Neil Young Says He Has “Empathy” for Capitol Rioters
"We don't need this hate," he said. "We need discussion and solutions."
It’s been almost a week since rioters stormed the Capitol and attempted to stop the certification of a free and fair election, and we’re all still reeling. That includes none other than Neil Young, who recently posted a somewhat controversial message about the attack on his website calling for empathy for the insurrectionists who were manipulated and misled by Trump.
“Sadness and compassion hit me last night as I watched fellow Americans telling their stories,” he wrote. “A young lady in tears spoke of being maced in the Capital [sic]. She was crying because she had been attacked and all she was doing was trying to have her voice heard in this Revolution. She was one of thousands who have been carrying the feeling of being persecuted for their beliefs, their feeling that American power just didn’t care. This, to me, is beyond my own feelings that our president has betrayed people, exaggerated and amplified the truth to foment hatred. Resentment of the Democratic party among the insurrectionists at the Capitol was rampant. We don’t need this hate. We need discussion and solutions. Respect for one another’s beliefs. Not hatred.”
Young also pointed out the hypocrisy in how the rioters were treated by police compared to how Black Lives Matter protestors were treated by them this past summer. “I was devastated to see the double standard,” he said. “The way people were treated in the BLM demonstrations recently, compared to the other day. There is no place here for White Supremacy. People need each other to be truly free. Hatred will never find Freedom.”
“I learned that some of the people storming the Capitol were police themselves, and gained peaceful entry by showing their badges,” he continued. “I was shocked to see the Confederate flag being waved inside the chamber; the destruction and disrespect. But mostly I felt bad for the people. With social media, issues are turned into psychological weapons and used to gather hatred in support of one side or another. That is what Donald J. Trump has as his legacy.”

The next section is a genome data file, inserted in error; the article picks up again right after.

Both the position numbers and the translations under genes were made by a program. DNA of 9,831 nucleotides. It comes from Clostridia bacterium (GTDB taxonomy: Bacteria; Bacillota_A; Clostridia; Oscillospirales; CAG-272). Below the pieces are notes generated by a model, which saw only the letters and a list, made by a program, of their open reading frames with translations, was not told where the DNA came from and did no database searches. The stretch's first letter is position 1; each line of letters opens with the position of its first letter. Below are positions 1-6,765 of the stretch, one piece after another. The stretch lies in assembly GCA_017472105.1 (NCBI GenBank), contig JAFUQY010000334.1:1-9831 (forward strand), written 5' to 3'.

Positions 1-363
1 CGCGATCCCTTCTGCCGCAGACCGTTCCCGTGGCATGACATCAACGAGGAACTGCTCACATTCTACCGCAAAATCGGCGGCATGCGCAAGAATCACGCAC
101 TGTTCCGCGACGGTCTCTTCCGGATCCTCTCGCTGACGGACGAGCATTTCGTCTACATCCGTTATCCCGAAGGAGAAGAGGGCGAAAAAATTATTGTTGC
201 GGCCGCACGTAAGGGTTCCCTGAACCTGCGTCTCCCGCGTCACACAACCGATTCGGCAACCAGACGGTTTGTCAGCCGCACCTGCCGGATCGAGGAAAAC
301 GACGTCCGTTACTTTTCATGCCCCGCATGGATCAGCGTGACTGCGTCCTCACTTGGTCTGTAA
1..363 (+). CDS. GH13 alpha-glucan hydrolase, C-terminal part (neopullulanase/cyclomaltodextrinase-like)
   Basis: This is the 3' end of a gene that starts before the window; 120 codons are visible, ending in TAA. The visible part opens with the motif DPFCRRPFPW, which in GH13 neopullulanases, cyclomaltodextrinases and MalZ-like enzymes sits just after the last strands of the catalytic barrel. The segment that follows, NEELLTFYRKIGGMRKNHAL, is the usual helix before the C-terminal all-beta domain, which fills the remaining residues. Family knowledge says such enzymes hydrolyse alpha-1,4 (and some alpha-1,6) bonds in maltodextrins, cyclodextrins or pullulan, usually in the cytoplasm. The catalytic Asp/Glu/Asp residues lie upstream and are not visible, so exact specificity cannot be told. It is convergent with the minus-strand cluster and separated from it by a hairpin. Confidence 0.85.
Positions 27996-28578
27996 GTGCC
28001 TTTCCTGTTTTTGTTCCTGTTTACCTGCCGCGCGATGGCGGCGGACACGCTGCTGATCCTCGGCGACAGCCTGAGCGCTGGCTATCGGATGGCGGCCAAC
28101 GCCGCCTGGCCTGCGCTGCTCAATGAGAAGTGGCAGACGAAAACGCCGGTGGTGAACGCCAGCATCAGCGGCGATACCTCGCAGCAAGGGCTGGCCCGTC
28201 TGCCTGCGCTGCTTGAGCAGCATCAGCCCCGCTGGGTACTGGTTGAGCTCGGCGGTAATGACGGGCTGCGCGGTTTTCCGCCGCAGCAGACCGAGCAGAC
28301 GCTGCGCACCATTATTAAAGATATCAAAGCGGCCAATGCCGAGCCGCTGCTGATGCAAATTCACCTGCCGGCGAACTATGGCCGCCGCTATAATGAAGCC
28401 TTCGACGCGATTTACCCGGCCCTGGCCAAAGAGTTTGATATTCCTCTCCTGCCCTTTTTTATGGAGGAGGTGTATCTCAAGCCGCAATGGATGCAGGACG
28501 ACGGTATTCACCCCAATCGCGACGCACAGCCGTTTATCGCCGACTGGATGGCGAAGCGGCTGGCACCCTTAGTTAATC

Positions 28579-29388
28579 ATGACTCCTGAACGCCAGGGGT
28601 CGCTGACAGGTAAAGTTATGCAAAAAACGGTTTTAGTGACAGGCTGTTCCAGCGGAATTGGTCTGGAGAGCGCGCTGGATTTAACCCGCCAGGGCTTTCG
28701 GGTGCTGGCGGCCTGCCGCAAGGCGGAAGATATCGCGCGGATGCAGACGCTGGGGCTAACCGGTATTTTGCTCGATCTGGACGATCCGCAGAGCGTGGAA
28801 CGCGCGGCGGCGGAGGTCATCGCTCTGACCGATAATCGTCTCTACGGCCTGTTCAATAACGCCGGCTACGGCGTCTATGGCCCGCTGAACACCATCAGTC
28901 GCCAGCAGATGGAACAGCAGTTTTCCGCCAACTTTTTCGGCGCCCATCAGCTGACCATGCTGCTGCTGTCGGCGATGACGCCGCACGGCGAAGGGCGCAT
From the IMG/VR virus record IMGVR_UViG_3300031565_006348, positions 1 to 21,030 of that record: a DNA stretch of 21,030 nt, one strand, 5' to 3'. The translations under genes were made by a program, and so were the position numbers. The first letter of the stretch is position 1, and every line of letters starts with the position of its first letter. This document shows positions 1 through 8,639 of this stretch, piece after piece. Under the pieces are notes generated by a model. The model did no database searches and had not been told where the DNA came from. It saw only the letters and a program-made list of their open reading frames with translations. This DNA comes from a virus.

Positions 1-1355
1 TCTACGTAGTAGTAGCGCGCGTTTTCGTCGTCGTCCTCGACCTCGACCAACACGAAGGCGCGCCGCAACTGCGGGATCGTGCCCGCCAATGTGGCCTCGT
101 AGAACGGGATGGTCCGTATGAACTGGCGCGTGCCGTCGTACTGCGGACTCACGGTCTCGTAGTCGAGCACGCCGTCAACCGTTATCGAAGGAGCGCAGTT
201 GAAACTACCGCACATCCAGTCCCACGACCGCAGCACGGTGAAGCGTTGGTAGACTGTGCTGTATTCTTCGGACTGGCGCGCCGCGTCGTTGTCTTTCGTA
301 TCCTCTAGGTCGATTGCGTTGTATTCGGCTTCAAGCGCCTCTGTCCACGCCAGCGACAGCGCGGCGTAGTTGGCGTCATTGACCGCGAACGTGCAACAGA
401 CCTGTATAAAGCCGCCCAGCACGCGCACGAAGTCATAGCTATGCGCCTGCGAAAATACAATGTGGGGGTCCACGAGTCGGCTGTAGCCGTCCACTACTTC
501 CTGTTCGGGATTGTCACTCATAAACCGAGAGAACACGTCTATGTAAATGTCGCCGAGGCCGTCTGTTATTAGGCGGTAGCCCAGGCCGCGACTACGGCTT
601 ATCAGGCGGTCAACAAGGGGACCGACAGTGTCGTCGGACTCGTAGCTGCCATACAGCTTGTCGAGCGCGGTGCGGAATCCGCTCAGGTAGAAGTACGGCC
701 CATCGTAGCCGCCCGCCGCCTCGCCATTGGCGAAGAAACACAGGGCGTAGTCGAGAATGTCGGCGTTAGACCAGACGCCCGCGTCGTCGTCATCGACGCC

“I still have my strong beliefs,” he clarified. “That has not changed. But now I feel empathy for the people who have been so manipulated and had their beliefs used as political weapons. I may be among them. I wish internet news was two-sided. Both sides represented on the same programs. Social media, at the hands of powerful people — influencers, amplifying lies and untruths, is crippling our belief system, turning us against one another. We are not enemies. We must find a way home.”
Young’s message echoes many similar calls for unity and healing in the wake of the attack, and while it certainly is sad that some people were brainwashed into believing conspiracy theories, it raises questions about whether or not this situation really warrants reaching across the aisle. White supremacists and neo-Nazis are our enemies, and they were painfully present during the attack. Someone who waves a Confederate flag inside the Capitol after violently forcing their way inside is not simply a person who got bamboozled by Trump; he is a racist, waving a racist symbol that countless people died to prevent from ever making its way to that historic building, and there is absolutely no middle ground to be found with him. And those who were there because they had been sucked in by Trump’s lies still knew who they were aligning themselves with, and they still violently tried to stage a coup that killed five people. They saw the Proud Boys and the guys in “Camp Auschwitz” sweatshirts and they stood and fought alongside them. It’s true that, as Young says, this is Donald Trump’s legacy, but maybe this isn’t the best example of a situation where both sides need to come together.
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